Friday, May 17, 2013

The hype around 3D printers

With all the hype around 3D printers over the last year, it's time for a reality check.

This article on Gizmodo, written by the founder of a 3D printing company in London, highlights the many obstacles to creating items using CAD and 3D printing technology. It confirms what many of us suspected when we first heard about 3D printers...that the learning curve in mastering the technologies will be steep, and the expertise required to produce products that will stand up to the close scrutiny of scale modelers will take a good deal of time and experience.

I hate to be a Debbie Downer, but I don't think we'll see 3D printers being used by the average modeler for a long, long time.

Wednesday, May 15, 2013

The long wait for an RF-8G Crusader

I'm often bewildered by the product choices that the manufacturers make. A discussion on Britmodeller recently got me thinking about the sometimes-odd selection of kits that we enjoy.

Why is it that we have a model of the Gloster Meteor F.8 Prone yet we've never had a kit of the RF-8G Crusader, which served longer in the US Navy than its fighter counterpart? This despite five major manufacturers having produced different variants of the F-8 in the three major scales. Surely it would've been relatively straightforward to tweak the mold and give us the reconnaissance variant. (Insert woeful sigh here.)

But, as I often say, all good things to those who wait! Hidden in this thread on Britmodeller, Jennings (a reliable and respected hobby insider) tells us that a new conversion may be on the horizon:

"There's a possibility of new conversions in 1/72 and 1/48. I'll post more if/when it happens."

Although I think we'd all prefer to see a complete kit from the likes of Trumpeter or Hobby Boss, this is good news given the rarity of the Falcon and Airmodel conversions.

Also in the near-term pipeline are decals for a VFP-63 RF-8G from Wolfpack Decals, which are due this month.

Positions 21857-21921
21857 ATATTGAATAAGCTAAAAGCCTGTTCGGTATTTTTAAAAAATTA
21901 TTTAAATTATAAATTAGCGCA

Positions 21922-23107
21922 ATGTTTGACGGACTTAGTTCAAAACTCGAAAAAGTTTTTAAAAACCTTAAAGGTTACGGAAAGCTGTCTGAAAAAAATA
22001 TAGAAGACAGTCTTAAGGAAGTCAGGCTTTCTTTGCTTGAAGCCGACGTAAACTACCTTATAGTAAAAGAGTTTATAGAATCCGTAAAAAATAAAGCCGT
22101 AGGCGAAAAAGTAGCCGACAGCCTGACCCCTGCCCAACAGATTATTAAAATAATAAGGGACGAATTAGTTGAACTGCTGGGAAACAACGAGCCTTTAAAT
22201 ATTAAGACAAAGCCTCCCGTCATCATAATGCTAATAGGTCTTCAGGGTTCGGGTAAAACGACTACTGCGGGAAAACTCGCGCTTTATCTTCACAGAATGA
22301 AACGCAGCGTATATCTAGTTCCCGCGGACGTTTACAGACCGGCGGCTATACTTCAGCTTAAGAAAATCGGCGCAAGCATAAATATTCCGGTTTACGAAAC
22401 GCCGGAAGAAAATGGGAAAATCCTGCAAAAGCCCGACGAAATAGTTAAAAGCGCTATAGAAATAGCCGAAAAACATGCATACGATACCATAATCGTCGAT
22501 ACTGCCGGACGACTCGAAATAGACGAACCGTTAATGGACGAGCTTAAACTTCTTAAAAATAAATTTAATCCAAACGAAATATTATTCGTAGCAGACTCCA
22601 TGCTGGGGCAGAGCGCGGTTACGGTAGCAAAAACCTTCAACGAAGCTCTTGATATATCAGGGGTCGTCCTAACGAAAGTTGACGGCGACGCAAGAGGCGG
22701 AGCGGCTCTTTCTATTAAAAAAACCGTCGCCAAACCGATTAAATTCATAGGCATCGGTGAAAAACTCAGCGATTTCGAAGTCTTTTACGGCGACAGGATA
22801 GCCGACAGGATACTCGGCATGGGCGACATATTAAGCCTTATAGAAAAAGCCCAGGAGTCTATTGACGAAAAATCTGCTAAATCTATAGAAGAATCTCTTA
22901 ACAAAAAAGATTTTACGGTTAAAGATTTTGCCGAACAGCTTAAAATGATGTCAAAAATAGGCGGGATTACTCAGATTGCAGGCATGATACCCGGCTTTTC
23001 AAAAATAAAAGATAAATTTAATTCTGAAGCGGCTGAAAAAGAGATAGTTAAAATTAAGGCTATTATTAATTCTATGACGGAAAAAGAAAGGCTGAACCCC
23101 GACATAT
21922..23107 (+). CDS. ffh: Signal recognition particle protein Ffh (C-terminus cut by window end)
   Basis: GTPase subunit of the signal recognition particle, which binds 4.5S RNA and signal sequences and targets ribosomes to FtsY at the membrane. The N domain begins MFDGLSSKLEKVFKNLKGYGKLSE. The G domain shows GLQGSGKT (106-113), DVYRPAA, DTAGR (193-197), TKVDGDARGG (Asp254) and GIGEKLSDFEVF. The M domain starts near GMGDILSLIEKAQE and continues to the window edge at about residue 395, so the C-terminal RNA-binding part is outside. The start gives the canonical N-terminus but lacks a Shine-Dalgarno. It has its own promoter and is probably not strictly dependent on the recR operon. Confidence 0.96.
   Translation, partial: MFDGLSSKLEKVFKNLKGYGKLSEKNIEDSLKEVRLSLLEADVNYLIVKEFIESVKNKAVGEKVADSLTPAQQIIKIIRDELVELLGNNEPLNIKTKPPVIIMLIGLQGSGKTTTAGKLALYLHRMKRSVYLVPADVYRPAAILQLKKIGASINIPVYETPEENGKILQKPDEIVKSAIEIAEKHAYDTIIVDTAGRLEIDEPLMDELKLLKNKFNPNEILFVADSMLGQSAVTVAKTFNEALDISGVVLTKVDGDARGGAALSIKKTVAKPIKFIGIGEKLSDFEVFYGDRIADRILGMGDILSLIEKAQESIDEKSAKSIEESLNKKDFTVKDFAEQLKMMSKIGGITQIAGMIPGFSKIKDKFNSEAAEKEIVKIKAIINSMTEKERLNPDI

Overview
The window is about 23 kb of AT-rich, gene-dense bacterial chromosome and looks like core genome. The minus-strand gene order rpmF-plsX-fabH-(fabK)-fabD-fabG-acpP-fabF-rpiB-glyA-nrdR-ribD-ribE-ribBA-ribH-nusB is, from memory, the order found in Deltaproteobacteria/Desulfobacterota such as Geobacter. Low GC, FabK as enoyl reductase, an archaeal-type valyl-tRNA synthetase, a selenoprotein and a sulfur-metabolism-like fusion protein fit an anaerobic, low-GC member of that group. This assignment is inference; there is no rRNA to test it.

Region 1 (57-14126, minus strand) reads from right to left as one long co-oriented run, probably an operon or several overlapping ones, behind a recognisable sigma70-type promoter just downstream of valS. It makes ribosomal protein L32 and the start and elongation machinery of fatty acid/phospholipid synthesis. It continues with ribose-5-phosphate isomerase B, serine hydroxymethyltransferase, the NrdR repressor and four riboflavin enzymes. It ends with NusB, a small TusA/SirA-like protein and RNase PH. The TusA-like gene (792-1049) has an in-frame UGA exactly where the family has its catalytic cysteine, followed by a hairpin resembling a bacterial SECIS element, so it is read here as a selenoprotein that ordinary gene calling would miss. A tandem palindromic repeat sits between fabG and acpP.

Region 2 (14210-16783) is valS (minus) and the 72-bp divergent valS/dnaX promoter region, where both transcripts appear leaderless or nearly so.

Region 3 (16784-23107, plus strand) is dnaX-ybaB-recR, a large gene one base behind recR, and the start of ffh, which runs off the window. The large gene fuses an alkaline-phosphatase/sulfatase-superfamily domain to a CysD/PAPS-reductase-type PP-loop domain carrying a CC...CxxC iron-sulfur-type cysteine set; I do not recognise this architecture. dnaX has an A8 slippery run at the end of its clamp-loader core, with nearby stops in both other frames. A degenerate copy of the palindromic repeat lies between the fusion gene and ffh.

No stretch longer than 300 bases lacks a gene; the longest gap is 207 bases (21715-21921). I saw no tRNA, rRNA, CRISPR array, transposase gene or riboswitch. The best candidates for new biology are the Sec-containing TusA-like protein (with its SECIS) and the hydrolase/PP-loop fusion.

Monday, May 13, 2013

A visit to the MFCA figure show

Back in my high school days I was introduced to a corner of our hobby that few plastic modelers spend time exploring…figures. One evening the local IPMS chapter president called to tell me that the author of a FineScale Modeler article about painting figures lived in my small town. When he mentioned the guy’s name, I realized I knew of his son, David, a year younger than me in school.

I could be melodramatic here and say that that one phone call changed my life. I introduced myself to David, and nearly 30 years later he’s one of my best friends. (I wrote about our visit to a favorite hobby shop last year.) I also met David’s father. Larry quickly introduced me to the world of armor and figures and became an early mentor to me. Although I originally built aircraft, Larry’s influence led me to spending good chunks of time over the years building armor and painting figures.

Last weekend I attended the Miniature Figure Collectors of America MFCA Show and Mart in King of Prussia, Pennsylvania, also known as “The Valley Forge Show” given its proximity to that historic site. If you’ve never attended a figure show, you should. You’ve probably glanced at the entries in the figure categories at local IPMS contests or even the IPMS National Convention, but with all due respect to those modelers, the level of artistry at a pure figure show is much higher. These shows attract the best painters from around the United States and Europe.